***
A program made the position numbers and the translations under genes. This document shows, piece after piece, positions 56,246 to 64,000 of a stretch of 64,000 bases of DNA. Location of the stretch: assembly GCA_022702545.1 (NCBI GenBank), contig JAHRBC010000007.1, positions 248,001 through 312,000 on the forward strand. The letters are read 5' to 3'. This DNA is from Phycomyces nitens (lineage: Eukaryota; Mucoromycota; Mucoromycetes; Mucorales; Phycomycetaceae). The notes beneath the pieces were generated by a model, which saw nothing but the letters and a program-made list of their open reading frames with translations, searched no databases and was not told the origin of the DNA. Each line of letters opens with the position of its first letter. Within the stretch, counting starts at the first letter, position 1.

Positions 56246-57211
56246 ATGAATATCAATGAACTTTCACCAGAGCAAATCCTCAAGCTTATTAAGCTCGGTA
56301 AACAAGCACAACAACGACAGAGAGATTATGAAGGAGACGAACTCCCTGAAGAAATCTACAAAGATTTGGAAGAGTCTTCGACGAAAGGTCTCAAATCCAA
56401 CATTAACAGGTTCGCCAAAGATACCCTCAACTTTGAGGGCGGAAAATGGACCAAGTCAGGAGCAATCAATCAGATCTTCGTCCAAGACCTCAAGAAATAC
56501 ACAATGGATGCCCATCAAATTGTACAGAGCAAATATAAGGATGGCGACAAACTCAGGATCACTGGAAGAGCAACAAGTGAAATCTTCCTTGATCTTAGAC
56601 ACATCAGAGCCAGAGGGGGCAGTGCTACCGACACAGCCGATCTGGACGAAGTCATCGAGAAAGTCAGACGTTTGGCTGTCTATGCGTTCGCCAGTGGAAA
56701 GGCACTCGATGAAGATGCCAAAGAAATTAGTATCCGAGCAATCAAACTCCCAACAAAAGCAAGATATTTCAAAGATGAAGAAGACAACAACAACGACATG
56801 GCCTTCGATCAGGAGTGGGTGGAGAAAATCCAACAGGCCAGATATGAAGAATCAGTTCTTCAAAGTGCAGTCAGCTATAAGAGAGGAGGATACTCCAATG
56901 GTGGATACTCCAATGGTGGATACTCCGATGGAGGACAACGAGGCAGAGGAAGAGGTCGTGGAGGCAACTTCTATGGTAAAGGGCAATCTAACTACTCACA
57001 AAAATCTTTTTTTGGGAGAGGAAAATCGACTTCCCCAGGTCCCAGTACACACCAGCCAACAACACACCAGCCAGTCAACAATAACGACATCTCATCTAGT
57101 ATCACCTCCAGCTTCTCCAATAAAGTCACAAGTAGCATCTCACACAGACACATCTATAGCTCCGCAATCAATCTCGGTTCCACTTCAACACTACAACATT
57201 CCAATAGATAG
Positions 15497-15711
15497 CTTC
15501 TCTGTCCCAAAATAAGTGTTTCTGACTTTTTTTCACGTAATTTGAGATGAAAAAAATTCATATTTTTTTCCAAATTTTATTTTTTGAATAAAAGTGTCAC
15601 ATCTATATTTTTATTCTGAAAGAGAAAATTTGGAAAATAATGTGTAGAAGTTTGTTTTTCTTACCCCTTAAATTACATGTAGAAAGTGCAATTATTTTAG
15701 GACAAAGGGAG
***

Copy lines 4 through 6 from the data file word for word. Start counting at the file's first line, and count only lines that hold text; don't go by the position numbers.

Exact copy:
56301 AACAAGCACAACAACGACAGAGAGATTATGAAGGAGACGAACTCCCTGAAGAAATCTACAAAGATTTGGAAGAGTCTTCGACGAAAGGTCTCAAATCCAA
56401 CATTAACAGGTTCGCCAAAGATACCCTCAACTTTGAGGGCGGAAAATGGACCAAGTCAGGAGCAATCAATCAGATCTTCGTCCAAGACCTCAAGAAATAC
56501 ACAATGGATGCCCATCAAATTGTACAGAGCAAATATAAGGATGGCGACAAACTCAGGATCACTGGAAGAGCAACAAGTGAAATCTTCCTTGATCTTAGAC